“Now, will people understand that? Maybe or maybe not,” Pittman said. “But if they show up with a gun to one of our events, we’re going to ask them to take it to their vehicle.”
Even some gun shop owners are upset, saying unconcealed weapons could have a chilling effect on customer traffic there and at other businesses around town. While people have to have a permit to carry a concealed weapon, there is no permit required to openly display a weapon.
“My personal opinion – not for the store – is I’m not in favor of this at all,” said Donnie Holman, who manages the Bullet Stop, 2625 W. Pawnee. “No training whatsoever. Buy a gun, buy a holster, out the door without any experience. It’s a big mistake.”
Deputy Police Chief Tom Stolz agreed.
“We don’t make the laws,” Stolz said. “We enforce them, and we work for the people. The council represents the people.
“I don’t want to get into a Second Amendment debate here. We fully support it. But it’s how we empower and train people, and how we treat the Second Amendment that gets controversial.”
Stolz said Holman is right: Unconcealed weapons will be perceived as a threat by much of the Wichita public.
“There’s a huge difference between concealed and unconcealed,” Stolz said. “This puts the weapon in plain view in a threatening position for a normal person. In today’s society, it’s a threatening sight for people and law enforcement officers.”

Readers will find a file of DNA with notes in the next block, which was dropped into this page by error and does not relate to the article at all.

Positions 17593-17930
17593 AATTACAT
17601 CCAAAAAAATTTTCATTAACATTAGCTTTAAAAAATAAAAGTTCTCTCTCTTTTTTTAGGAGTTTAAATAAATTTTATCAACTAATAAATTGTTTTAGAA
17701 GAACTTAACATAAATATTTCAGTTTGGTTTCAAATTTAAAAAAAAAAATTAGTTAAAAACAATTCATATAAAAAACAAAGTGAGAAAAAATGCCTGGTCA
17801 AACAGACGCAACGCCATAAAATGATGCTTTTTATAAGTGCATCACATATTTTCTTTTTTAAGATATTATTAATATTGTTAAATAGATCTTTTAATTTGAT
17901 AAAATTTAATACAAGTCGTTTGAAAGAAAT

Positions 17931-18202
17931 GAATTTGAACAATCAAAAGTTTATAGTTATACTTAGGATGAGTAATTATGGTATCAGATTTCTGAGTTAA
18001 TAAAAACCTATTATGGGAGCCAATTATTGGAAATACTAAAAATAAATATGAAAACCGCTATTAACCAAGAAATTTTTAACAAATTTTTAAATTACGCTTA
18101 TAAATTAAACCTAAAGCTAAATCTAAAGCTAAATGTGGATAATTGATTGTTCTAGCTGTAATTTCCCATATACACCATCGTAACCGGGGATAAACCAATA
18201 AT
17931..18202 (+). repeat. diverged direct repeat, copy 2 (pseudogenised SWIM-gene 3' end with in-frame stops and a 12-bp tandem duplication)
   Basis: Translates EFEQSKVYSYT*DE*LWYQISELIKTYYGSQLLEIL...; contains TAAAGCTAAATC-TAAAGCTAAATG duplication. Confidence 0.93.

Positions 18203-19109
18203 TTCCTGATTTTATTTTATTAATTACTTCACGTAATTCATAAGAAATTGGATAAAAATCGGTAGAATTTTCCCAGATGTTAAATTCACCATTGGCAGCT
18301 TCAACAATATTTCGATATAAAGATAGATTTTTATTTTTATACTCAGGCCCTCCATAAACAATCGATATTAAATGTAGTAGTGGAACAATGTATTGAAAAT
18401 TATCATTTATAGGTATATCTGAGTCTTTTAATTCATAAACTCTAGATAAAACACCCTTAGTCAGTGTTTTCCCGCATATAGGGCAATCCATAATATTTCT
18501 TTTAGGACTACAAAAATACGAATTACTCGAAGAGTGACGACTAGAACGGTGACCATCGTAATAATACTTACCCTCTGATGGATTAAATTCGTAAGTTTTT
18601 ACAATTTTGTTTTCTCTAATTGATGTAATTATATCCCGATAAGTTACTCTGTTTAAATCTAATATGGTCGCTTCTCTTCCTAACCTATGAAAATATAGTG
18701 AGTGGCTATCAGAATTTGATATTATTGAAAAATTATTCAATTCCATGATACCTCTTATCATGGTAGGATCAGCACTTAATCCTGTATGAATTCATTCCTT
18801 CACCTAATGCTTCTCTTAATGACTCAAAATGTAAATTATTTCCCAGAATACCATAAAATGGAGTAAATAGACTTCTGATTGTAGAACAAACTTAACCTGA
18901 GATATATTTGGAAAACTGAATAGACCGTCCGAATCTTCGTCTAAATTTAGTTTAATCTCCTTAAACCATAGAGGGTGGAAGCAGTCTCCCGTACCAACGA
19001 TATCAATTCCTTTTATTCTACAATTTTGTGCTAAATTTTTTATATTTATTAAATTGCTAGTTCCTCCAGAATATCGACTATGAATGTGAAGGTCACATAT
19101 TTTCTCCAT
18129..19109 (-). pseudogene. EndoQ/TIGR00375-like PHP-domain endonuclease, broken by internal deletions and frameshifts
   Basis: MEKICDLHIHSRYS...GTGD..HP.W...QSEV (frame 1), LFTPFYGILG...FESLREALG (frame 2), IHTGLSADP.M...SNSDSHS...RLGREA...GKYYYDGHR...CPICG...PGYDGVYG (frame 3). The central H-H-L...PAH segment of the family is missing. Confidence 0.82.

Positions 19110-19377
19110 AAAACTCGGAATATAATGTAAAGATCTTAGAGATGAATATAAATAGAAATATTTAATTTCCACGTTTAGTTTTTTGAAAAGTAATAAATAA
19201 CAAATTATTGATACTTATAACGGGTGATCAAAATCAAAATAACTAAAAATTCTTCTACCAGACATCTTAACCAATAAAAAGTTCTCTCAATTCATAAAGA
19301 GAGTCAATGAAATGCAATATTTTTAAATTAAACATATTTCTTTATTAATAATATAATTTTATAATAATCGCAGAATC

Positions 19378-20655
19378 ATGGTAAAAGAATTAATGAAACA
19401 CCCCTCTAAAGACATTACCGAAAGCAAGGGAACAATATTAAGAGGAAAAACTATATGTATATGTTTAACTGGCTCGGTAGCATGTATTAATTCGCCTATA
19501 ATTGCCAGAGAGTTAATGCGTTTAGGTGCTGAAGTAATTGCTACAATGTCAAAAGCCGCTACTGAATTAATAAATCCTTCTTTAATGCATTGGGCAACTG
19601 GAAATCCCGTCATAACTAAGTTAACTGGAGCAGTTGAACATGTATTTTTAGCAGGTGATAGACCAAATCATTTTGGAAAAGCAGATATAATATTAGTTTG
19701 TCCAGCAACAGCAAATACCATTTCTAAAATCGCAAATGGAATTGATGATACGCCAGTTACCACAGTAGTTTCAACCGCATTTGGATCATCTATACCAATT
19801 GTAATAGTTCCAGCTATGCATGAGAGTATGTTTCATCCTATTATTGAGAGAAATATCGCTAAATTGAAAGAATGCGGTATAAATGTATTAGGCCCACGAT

The latter is a huge concern to Stolz, who said the new open carry law will inevitably escalate confrontations that require a police response.
“Put yourself in the shoes of an officer, a sheriff’s deputy, a Kansas Highway Patrol trooper,” he said. “You roll up on a call and you see a couple of people with guns drawn on each other and you’re coming in as (a response to) a general disturbance.
“Officers are trained to protect life, and they see this happening and they don’t know who’s the good or bad guy. Yet they’re facing split-second decisions. It’s a recipe that is going to be extremely challenging for law enforcement.”
Miller said she hopes the council will request a thorough review of its options to overturn open carry.
“I don’t have any sense at all that this is what the public wants,” she said. “I’d hope we can find four votes on the bench to take another look at this.”
Dickgrafe said the city’s policy is to comply with state laws. However, Schmidt’s opinion isn’t binding in a court, she said.
“But certainly courts tend to give those heavy weight in analyzing the pre-emption issue,” she said.
Nonetheless, Dickgrafe said her office could take a serious look at Longwell’s list of options.
And maybe they should, Holman said.
“People are going to be more apprehensive, no question about it,” he said. “People see a guy with a gun when they walk into a store, they’re not going in and they might not come back.”
Why gun-toters would put themselves in that position escapes Holman.
“What good reason do you have for someone to know you’ve got a gun?” he asked. “You’re making yourself a target. Why put more stress on the cops than they have already? They’re more on edge, and there’s a lot of that going on already.”